# Rao's Score/Lagrange Multiplier Test most powerful when $\theta$ close to $\theta_0$?

I was reading over the documentation for the Rao's Score/Lagrange Multiplier Test on wikipedia and ran across this:

Rao's score test is a statistical test of a simple null hypothesis that a parameter of interest $\theta$ is equal to some particular value $\theta_0$. It is the most powerful test when the true value of $\theta$ is close to $\theta_0$. The main advantage of the Score-test is that it does not require an estimate of the information under the alternative hypothesis or unconstrained maximum likelihood. This constitutes a potential advantage in comparison to other tests, such as the Wald test and the generalized likelihood ratio test (GLRT). This makes testing feasible when the unconstrained maximum likelihood estimate is a boundary point in the parameter space.

In statistics class we were told the Likelihood Ratio test is the best test to evaluate nested logistic regression models as it utilizes more of your data than Wald or the Score test. They mentioned that the other tests could be useful in certain situations, which I guess is being described here.

I've looked through gung's very helpful discussion of the trinity of tests. As far as I can make out the Score method is most useful when the likelihood that the other two tests rely on approaches large numbers/infinity, but am still confused as to what is being said in the above quote. The italicized portion of the quote is what is most confusing.

Could someone break down the language a bit more, talk about thetas, the likelihood and parameter space, and outline in which type of applied situations Rao's score is more powerful? Thanks!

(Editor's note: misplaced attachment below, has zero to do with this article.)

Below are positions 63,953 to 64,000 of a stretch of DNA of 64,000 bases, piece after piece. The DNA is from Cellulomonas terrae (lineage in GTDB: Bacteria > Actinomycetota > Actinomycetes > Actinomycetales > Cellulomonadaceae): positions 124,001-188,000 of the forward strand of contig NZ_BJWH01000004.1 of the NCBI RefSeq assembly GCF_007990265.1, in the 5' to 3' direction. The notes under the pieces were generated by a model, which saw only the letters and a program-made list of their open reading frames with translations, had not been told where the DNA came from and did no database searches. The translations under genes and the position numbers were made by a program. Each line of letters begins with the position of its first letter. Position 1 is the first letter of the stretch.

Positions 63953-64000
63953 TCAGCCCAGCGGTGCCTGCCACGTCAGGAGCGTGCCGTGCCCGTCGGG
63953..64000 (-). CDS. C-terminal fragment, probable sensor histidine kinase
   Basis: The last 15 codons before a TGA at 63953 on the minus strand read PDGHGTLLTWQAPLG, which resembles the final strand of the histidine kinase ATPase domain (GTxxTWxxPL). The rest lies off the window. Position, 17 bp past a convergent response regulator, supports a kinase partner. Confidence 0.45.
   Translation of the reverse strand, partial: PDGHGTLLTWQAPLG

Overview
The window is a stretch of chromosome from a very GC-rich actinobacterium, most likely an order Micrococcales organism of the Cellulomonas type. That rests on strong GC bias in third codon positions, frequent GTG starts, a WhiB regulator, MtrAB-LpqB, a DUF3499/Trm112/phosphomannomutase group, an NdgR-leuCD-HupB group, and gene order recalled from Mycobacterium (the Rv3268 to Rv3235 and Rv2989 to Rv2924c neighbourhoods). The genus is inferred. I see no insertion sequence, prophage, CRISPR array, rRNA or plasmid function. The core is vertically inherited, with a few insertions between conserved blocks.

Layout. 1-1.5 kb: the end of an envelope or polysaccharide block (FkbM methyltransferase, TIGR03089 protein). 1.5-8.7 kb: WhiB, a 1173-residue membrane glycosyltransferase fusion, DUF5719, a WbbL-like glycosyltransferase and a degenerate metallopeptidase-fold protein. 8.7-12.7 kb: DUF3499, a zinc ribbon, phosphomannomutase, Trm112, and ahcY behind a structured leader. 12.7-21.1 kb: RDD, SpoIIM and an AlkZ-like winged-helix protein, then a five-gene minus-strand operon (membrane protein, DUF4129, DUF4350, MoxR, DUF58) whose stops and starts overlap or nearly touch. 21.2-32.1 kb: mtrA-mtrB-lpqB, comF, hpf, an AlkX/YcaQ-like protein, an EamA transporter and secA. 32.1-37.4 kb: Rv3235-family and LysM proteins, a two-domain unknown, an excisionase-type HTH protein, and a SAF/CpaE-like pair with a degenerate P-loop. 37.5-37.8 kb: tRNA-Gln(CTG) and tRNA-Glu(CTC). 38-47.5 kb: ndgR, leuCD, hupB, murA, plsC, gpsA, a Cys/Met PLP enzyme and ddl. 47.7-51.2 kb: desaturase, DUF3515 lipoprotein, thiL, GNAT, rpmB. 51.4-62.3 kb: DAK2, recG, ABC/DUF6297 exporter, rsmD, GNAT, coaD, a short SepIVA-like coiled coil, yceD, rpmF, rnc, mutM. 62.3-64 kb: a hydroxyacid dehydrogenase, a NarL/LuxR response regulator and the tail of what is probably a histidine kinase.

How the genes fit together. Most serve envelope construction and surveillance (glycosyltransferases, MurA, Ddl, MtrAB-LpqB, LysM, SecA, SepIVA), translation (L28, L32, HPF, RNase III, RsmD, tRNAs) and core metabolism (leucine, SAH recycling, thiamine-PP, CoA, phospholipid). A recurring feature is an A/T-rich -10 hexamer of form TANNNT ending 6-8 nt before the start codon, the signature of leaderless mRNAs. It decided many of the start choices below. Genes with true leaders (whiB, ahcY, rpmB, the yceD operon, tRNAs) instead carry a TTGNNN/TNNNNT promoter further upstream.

There is a lot of misunderstanding in your interpretation of what you've read.

Likelihood Ratio test is the best test to evaluate nested logistic regression models as it utilizes more of your data than Wald or the Score test.

The Likelihood Ratio Test does not "use more data" than the other test. Nested logistic regression models is but a special case of situations where the LRT applies. Any simple or composite hypothesis is suitable for testing using a LRT. The Neyman Pearson lemma is correct: LRTs are Uniformly Most Powerful.

As far as I can make out the Score method is most useful when the likelihood that the other two tests rely on approaches large numbers/infinity,

I don't understand what you're trying to say here. The Score test (not the score method, which could be confused with Fisher scoring, a method of estimating GLMs using their score function) can be evaluated when other tests fail. Other tests fail when the unconstrained maximum likelihood leads to parameter estimates which lie on the boundary of the parameter space, therefore the information singular. For logistic regression models, you may estimate an infinite odds ratio, and the LRT and Wald tests yield infinite valued test statistics whereas the Score test is finitely valued.

The score test works by inspecting the slope of the likelihood function at the null hypothesis (no need to evaluate the information at the alternative). If the likelihood function has a large slope, there is evidence that the null hypothesized value is far from the maximum likelihood estimate. Did you see the picture? If the likelihood function slopes upward indefinitely for a limit to the right or left, the Wald and LR stat cannot be evaluated (or more correctly, are infinite), but the score statistic is available.